This one is a good example of how a plugin that hasn’t been updated in a while can still work great. While P3 (Plugin Performance Profiler) hasn’t been updated in three years now, the plugin still performs its function admirably (at least in my experience – some reviewers do cite issues with detecting plugins).
All you do is run the test. Then, P3 (Plugin Performance Profiler) will give you a beginner-friendly look at how your plugins impact your site’s performance, as well as how individual plugins perform:
8. Go To The Waterfall (Use GTmetrix)
Another way to catch slow-loading plugins is to look at the Waterfall tab in tools like GTmetrix or Pingdom.
While the information isn’t quite as detailed and requires more technical savvy to interpret, you can single out plugins that are slowing down your site with slow requests.
Just run the performance test as usual. Then, look at the Waterfall analysis chart and hover over lengthy requests to see if any plugins are slowing things down.
I’ve pointed out a couple of the most obvious WooCommerce requests below so you can see how it generally works:
How To Safely Update Your Plugins To Keep Things Functioning
If you want to keep your WordPress site secure, keeping your plugins updated is an absolute necessity.
In a survey from Wordfence, plugins accounted for 55.9% of the hacked sites where the respondent knew how the hacker gained entry. Similarly, Sucuri found that three un-updated plugins accounted for a massive percentage of hacks.
Suffice it to say, you need to keep your plugins updated. Here’s how to do it safely:
9. Read The Changelog To Check For Any Likely Issues
A lot of people don’t know that this feature exists, but it’s super helpful for sussing out potential issues with a new plugin update.
Whenever you see the update prompt in your WordPress dashboard, you can click the View version X details link to see a changelog for the latest update:
While the depth of this changelog is up to the developer, it can help you pinpoint specific areas to test after you update the plugin. Speaking of…
10. Use A Staging Site To Check For Compatibility Issues
A staging site is an awesome tool for testing plugin updates before you push them to your live site.
Combined with the information from the changelog, you can quickly run through the relevant functionality on your staging site to make sure there aren’t any issues.
Then, once you’ve given everything a test, you can safely update the plugin on your live site.
The easiest way to get access to a staging site is to choose a managed WordPress host that offers that feature. But if that’s not an option, the WP Staging plugin provides a slick, host-independent implementation.
What To Do With Plugins You No Longer Want
Just like ~50% of marriages end in divorce, there will come a time when you decide to break up with one of your plugins. To make a clean break, here are two more best practices to round out this post.
11. Don’t Leave Unused Plugins On Your Server
This one is simple:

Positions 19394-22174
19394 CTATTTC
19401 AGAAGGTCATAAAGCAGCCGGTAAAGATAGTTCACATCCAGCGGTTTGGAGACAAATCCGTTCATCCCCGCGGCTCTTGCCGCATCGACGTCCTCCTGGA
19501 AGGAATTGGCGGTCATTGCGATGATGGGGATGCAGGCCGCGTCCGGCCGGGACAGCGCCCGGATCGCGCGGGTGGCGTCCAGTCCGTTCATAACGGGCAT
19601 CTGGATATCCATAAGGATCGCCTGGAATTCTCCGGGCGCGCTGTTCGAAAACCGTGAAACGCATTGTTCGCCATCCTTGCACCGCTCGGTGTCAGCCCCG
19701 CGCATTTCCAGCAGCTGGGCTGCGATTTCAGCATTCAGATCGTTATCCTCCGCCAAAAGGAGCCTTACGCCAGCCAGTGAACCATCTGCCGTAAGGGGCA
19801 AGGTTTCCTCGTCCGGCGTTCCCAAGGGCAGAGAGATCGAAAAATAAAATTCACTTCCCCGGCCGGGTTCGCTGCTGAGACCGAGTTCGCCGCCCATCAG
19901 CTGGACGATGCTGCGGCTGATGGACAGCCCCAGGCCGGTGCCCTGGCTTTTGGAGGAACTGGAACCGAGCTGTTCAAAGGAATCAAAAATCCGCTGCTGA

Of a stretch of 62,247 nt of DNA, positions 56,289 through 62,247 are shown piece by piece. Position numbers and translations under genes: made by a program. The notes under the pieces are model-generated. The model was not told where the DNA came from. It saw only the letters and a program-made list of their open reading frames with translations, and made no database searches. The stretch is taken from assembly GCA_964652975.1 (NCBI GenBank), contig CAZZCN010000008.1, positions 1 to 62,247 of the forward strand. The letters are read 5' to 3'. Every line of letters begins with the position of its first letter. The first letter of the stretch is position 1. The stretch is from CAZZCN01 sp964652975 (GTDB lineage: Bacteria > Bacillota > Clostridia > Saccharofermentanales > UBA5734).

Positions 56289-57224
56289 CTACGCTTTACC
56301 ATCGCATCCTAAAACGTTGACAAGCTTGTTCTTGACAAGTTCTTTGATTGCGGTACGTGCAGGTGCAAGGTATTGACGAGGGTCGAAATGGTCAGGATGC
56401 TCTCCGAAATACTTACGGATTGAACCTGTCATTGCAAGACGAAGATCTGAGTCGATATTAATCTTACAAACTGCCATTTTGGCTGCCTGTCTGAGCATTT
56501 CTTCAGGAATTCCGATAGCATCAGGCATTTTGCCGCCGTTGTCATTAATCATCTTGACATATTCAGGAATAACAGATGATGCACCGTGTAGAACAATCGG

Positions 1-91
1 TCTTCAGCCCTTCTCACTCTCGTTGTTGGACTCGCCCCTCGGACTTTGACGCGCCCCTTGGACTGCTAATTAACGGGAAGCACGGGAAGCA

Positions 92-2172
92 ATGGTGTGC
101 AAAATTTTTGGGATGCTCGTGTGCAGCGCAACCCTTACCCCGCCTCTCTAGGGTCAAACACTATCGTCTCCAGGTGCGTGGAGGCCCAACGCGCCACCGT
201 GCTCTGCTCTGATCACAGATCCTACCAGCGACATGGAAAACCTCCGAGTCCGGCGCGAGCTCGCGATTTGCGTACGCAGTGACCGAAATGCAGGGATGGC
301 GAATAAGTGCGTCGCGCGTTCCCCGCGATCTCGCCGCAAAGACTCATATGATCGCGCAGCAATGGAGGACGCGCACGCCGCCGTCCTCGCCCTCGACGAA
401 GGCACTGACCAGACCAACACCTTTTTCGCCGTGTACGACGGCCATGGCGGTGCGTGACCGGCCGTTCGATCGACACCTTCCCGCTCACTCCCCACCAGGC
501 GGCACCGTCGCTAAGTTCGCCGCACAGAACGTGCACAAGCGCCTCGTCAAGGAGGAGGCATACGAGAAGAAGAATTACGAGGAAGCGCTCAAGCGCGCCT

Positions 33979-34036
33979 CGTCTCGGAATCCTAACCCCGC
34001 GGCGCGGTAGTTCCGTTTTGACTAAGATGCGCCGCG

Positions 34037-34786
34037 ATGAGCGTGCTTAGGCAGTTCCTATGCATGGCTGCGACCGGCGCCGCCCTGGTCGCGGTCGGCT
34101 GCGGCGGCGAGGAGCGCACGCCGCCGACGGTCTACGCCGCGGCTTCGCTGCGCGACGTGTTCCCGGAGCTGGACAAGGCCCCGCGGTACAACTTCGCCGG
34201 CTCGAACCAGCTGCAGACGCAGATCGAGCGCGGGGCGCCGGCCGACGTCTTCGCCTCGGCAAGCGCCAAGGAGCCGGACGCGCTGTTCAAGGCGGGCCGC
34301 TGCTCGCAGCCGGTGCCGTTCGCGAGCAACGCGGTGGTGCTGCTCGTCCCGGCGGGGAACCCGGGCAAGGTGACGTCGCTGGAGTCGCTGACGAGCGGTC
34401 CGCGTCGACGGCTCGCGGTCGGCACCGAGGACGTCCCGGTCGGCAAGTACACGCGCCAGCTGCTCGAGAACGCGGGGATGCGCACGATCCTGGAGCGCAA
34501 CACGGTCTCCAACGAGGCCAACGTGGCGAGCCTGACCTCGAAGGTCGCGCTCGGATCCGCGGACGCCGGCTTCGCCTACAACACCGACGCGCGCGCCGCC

If you’re not actively using a plugin (and have no plans to use it in the future), delete it.
Even when a plugin is deactivated, all that code is still sitting on your server.
Many malicious attacks target specific PHP files that are included with a plugin. So even if you’ve deactivated the plugin, those attacks could still access the PHP files (Mark Maunder from Wordfence discusses this here).
So if it’s not being used – get rid of it.
All you need to do is hit the Delete button in your WordPress dashboard and that should get rid of all of the plugins files. But…
12. Remove Left-Behind Database Tables, Too
…sometimes hitting that Delete button isn’t going to remove all traces of a plugin from your server.
Often, plugins will leave behind gunk that clutters up your database.
While you can manually remove these tables if you’re comfortable working with phpMyAdmin, a more user-friendly approach is to use the premium version of the Advanced Database Cleaner plugin. Specifically, you’re looking at the categories that relate to Orphan options or Orphan tables.
Final Thoughts On WordPress Plugin Best Practices
Following these WordPress plugin best practices isn’t especially difficult or technical, but it can have a major effect on the stability and functioning of your site going forward.
- Properly vet and test plugins before installing them
- Analyze how plugins affect your page load times after installing them
- Safely (and quickly) update your plugins
- Properly delete unused plugins
Then you’re setting your WordPress site up for success both now and in the future.
Interesting stuff. Are here any ways to test the integrity of a plugin? I inherited a website and there are a number of plugins that seem nulled (they don’t show when updates are available). How can I know? Can I find out if they’re corrupted in some way?
the P3 (Plugin Performance Profiler) plugin isn’t compatible with PHP7 so it works on less and less websites.
query monitor is probably a better alternative for websites using PHP7+
Poopy.life is not working anymore, however we released a new platform called sandboxcms.com that let’s you create WordPress sandbox sites for free.
We are also working on adding more CMS!
Does anybody reading this have any recommendations on which order to install plugins and themes. Eg. I was advised to install Woocommerce before installing the theme. So I was wondering whether there is a best practice way of doing this. TIA.